She turns her opera-trained soprano into a caressing hush; mixes circus organ with a song about suicide; and uses oboe arrangements that sound like the The Left Banke’s “Pretty Ballerina.” That’s only part of the allure in Rachel Zeffira’s debut album, The Deserters. Tonight you can hear her do it live on Echoes.
Zeffira was born and raised in Canada but comes to us via England where she moved to study classical opera singing. There, she fell-in with Faris Badwan, front man for the post-punk band The Horrors. He turned her on to modern rock and psychedelic music. They formed an aggressive duo called Cat’s Eyes, but on her own, Zeffira takes a more contemplative approach with songs that yearn like gothic angels in tears.
Most of The Deserters hovers in that melancholy zone. The title track’s classical piano motif and chorus of oboes frame Zeffira’s lyrics of lost connections sung in a breathy voice that belies her operatic training; more lullaby than aria. Even on a relatively buoyant song like “Here On In,” Zeffira’s voice hangs suspended like a ghostly projection.
You won’t hear from me anymore
I told many lies and hid many more
And now you’ll never know what they were for
She intones those words in distant, dispassionate voice, layered over a circus organ, before dropping into a swooning chorus that shudders on the shoals of heartbreak. For all its sorrow, “Letters from Tokyo” is the most devastating and beautiful song on an album full of them.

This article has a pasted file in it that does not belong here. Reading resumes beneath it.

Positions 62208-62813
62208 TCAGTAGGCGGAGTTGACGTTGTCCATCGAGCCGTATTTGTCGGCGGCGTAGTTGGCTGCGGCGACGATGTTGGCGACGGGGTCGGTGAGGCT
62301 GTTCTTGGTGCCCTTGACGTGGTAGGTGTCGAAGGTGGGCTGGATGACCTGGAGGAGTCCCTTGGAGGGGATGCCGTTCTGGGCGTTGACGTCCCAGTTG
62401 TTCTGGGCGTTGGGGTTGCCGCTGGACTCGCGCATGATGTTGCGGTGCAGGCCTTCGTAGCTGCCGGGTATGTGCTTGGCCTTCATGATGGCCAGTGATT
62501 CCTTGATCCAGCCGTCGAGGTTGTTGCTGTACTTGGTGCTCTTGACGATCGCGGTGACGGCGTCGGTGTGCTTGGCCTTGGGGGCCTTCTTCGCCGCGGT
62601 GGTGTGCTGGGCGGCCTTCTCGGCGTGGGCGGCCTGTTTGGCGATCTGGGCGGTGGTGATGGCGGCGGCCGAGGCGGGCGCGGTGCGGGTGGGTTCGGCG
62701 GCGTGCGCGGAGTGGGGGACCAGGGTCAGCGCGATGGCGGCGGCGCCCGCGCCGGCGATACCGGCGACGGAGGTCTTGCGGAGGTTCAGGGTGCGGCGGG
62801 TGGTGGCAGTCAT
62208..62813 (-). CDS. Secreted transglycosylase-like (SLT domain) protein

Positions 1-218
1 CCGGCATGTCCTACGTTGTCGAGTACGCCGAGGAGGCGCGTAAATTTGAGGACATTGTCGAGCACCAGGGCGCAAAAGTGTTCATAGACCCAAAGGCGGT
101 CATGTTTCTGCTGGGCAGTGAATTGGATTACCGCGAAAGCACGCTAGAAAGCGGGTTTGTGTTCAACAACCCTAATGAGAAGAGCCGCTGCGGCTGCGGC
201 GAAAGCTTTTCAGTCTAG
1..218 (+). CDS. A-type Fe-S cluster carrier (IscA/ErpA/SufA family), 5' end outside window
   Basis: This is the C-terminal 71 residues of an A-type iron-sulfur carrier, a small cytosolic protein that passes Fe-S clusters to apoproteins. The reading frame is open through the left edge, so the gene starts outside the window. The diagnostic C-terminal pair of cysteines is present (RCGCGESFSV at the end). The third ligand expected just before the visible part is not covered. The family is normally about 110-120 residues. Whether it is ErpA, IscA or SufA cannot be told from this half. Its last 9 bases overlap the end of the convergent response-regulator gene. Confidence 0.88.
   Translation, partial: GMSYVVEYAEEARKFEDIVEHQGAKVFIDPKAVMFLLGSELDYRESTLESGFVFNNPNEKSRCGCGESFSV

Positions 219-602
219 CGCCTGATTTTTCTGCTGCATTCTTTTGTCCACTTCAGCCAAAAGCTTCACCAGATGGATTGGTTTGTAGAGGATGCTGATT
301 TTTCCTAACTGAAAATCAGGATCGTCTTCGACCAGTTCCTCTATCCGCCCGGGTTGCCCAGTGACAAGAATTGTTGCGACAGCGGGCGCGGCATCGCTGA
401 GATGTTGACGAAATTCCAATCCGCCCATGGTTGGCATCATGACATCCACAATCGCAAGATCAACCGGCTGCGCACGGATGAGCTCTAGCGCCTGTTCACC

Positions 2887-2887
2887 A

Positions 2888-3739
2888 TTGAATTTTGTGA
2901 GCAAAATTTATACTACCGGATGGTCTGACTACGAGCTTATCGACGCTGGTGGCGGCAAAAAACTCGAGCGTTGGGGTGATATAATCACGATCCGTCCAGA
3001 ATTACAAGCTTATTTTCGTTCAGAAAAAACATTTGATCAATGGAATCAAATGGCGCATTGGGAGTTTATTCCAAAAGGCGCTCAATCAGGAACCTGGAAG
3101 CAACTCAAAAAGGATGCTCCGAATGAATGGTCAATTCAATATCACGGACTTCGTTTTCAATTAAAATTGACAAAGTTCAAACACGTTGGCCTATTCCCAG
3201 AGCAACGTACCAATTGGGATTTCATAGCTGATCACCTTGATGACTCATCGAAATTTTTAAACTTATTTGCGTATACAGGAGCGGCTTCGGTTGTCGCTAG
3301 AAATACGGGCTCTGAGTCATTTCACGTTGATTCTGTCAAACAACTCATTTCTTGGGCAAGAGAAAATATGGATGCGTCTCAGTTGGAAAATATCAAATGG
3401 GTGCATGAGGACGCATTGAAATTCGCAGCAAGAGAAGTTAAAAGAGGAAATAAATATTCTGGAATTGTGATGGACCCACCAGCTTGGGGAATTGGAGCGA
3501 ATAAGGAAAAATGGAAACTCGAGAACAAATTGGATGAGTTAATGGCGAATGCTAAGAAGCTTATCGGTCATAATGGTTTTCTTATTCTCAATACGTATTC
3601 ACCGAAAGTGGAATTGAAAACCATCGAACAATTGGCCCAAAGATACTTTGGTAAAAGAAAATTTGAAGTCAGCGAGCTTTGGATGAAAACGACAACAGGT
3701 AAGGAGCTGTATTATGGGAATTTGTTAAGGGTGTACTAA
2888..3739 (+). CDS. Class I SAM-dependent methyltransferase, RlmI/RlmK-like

Zeffira ups the rhythm on “Break the Spell,” starting out as another classically-themed piece with a string quartet, before launching the driving drum loops and sequencers. But even here, melancholy reigns because:
She always knows the sad songs best
So she’ll think of things she’d rather forget
Sixties references abound on The Deserters like a viewing of “Hullabaloo – a 60’s Flashback” on PBS. On “Front Door,” she evokes “Johnny Angel,” a 1962 hit song for Shelley Fabares from The Donna Reed Show. While her other lyrics are draped in hidden meanings and shaded nuance, this is an unabashed love song without a trace of irony, except possibly that it exudes the pre-Beatles naiveté of the early sixties. It serves as a bas-relief for her cover of My Bloody Valentine’s “To Here Knows When.” In a song that was originally a cacophony of distorted guitars, she locates the one pretty element buried in the noise: a minimalist fugue that she brings to the fore in her restrained and nuanced rendition of this shoegaze haiku.
Rachel Zeffira’s The Deserters is an album that Brian Wilson might have played “In My Room.” It’s a CD for when it’s dark and you’re alone, but you won’t be afraid because Rachel Zeffira is there to soothe you, in your room.
John Diliberto (((echoes)))
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